To find out more about how the four of us deal with rejection in our writing life, please check out Writing in Color and Peter D. Mallett’s articles on the subject.

How do you handle rejection or the fear of it?

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Image “Rejected Stamp” courtesy of cooldesign / FreeDigitalPhotos.net

10 Things I Learned From WANA Con 2014

WANAConFeb2014-300x162WANA (We Are Not Alone) is an organization started by Kristen Lamb as a way for creative people to connect with each other to serve and support one another. WANA Con, their annual online two-day writing conference (in February), offered plenty of encouragement, as well as classes that focused on topics ranging from character development, scene structure, and self editing to social media and website building – all at a cost far less than a “real” conference, and much more convenient.

I attended WANA Con 2014 wearing sweats and slippers, with a bowl of popcorn and a cold soda within reach, expecting it to be a good experience. But it ended up being a great one. Here are ten of the best take-aways from this year’s online conference:

1. Jami Gold: An Introvert’s Guide to Twitter
“First, let’s accept publishing guru Dan Blank’s challenge to not define ourselves as an introvert simply for a blanket excuse to avoid being social. As he points out, we can respect the ways we’re introverted while still taking social actions. Our introversion is a starting point for finding methods that work for us, not an excuse to avoid all social activities.”

2. Marcy Kennedy: Put Your Inner Editor to Work: Self-Editing for Fiction Writers
A main character must be interesting and likeable – but just because you’ve written an interesting character doesn’t mean you’ve written a likeable one. “Your main character needs to be interesting enough that a reader wants to spend 10+ hours with them…The reader also needs to like them OR pity them OR want to see them get what they deserve.”

3. Marcy Kennedy: Put Your Inner Editor to Work: Self-Editing for Fiction Writers
A story needs an antagonist, but the antagonist is not necessarily a villain. “A villain is evil. An antagonist is just someone who’s standing in the way of your main character achieving their goal. You must have an antagonist. A villain is optional.”

4. Gilbert Clay and Stacy Brewer: PDMI Editorial Presentation
Writers have long been advised to know the rules before they break them. We also need to have good reasons to do so. Know the following before breaking the rules: what effect it will have on the story; if it will help tell a better story; how will it affect the reader’s experience. Just because a well-known author breaks the rules, doesn’t mean all writers should.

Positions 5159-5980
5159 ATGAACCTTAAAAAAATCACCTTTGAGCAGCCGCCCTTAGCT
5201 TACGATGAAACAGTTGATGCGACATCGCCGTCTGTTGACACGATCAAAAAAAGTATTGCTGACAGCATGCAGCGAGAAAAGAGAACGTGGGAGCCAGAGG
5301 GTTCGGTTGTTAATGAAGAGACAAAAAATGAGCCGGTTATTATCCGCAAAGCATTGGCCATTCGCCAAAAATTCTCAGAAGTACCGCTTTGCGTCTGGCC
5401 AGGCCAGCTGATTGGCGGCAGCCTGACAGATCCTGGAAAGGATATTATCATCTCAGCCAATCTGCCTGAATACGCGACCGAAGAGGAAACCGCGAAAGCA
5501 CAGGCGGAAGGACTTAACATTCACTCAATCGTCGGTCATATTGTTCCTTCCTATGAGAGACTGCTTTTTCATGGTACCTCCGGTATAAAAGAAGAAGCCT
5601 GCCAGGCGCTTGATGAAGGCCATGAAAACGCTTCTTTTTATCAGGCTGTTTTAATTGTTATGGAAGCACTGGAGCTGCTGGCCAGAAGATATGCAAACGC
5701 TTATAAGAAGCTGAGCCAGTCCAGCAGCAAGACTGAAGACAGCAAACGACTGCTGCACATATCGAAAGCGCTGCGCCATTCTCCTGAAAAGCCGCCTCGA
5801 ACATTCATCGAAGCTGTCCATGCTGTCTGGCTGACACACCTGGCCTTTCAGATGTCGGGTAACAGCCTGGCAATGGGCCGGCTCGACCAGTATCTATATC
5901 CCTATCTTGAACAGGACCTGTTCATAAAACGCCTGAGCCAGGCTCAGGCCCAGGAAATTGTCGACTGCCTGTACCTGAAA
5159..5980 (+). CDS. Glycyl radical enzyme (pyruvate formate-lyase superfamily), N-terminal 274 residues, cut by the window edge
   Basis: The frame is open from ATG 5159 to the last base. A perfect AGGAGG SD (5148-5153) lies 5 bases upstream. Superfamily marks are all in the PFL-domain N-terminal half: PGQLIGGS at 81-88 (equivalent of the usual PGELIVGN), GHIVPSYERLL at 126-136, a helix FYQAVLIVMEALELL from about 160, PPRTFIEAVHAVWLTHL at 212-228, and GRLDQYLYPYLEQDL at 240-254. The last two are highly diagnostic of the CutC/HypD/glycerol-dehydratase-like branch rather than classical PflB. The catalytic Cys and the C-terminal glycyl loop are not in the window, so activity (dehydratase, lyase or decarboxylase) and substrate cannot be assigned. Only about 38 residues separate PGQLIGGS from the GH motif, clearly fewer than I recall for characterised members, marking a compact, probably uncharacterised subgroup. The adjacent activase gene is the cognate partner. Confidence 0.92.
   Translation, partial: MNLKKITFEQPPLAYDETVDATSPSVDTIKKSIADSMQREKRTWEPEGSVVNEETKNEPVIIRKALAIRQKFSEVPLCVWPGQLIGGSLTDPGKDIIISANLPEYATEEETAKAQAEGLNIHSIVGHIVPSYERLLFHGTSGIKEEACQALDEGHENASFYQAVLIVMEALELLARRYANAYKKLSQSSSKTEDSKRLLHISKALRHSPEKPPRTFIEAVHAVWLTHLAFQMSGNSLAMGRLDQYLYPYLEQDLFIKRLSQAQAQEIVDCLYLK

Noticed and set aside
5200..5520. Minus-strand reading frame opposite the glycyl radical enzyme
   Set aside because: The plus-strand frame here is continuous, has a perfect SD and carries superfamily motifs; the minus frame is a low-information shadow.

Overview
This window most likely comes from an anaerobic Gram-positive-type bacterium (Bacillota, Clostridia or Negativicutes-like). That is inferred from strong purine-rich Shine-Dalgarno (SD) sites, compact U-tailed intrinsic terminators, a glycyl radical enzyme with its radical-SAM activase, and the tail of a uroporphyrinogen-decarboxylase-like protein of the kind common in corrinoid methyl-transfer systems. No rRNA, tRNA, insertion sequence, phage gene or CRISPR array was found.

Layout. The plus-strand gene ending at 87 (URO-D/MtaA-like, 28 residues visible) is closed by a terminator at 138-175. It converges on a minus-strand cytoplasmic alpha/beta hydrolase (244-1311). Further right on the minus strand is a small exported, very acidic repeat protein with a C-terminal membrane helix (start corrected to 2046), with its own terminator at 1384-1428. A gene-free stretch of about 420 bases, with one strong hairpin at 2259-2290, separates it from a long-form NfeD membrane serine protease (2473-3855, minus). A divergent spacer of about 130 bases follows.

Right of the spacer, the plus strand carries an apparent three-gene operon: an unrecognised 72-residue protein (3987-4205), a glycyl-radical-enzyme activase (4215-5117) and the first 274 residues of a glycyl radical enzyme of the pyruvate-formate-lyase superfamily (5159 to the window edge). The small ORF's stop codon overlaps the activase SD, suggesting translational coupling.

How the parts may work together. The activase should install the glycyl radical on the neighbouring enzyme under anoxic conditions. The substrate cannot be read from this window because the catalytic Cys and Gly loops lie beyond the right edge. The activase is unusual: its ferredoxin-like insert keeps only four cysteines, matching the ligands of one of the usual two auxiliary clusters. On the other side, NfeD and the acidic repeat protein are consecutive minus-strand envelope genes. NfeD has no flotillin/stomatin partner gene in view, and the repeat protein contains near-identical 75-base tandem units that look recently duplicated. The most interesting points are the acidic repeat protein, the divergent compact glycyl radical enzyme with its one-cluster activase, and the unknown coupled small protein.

5. Ellie Ann Soderstrom: Collaboration Station
If you’re working with others to produce your book, it’s not a good thing to “defend your manuscript the way a mother bear defends her cubs. Your book is a gift, not a baby. If you want to write for yourself then keep it to yourself. If you want to write for others then give it to a trusted editor.”

6. Julie Duffy and Gabriela Pereira: Rock Your Revision
Rocking your revision starts with Character as Cornerstone – “get your character in place and trigger the domino effect.” Keys to a strong central character: an ordinary person who becomes extraordinary; a defining characteristic; the most interesting character in the story; must want something and need something (not necessarily the same thing).

7. Lisa Hall-Wilson: Beyond Basics: How to Write Effective Inner Dialogue
Internal dialogue is an indirect method of description. “That is, the writer does not directly describe a person, scene or event, but rather processes the description through the character’s consciousness. Once we enter a character’s internal world, we must consider how the character’s consciousness filters the description and shapes the telling of the tale.” ~ Word Painting

8. Shirley Jump: Writing the Compelling Scene
There are two types of scene goals:
♦ The Author’s Goal • What do you want to accomplish in this scene? • How will doing this change your reader’s perception of your character? • How will doing this increase the tension? • How can you accomplish your goals while showing (not telling) and using action instead of passive events?
♦ The Character’s Goal • What does the point of view character want in this scene? • What is so important about achieving this goal? • What will the POV character sacrifice in order to obtain this goal? • What actions will the POV character take to achieve this goal?

9. Sandra Brannan: Jumping Into Bed Between Explosions & A Firestorm of Bullets
Elements of plot can be found in CHOKE:
♦ Concern – Do I care? – Through belief in, and feelings for, the characters and understanding their conflicts.
Heighten Tension – The plot thickens: handicap your characters; aggravate, confuse, complicate; master the twists; readers need to be embroiled in conflict
Overload the Senses – Create crisis at the peak (“Oh, no!” and “Ah-ha!” moments), readers want to be surprised without feeling duped
Kill Switch – Explain the outcome (wind down the engine and let it cool off); readers want to see and feel the pieces being tied together, and suspension of unbelief but not the unbelievable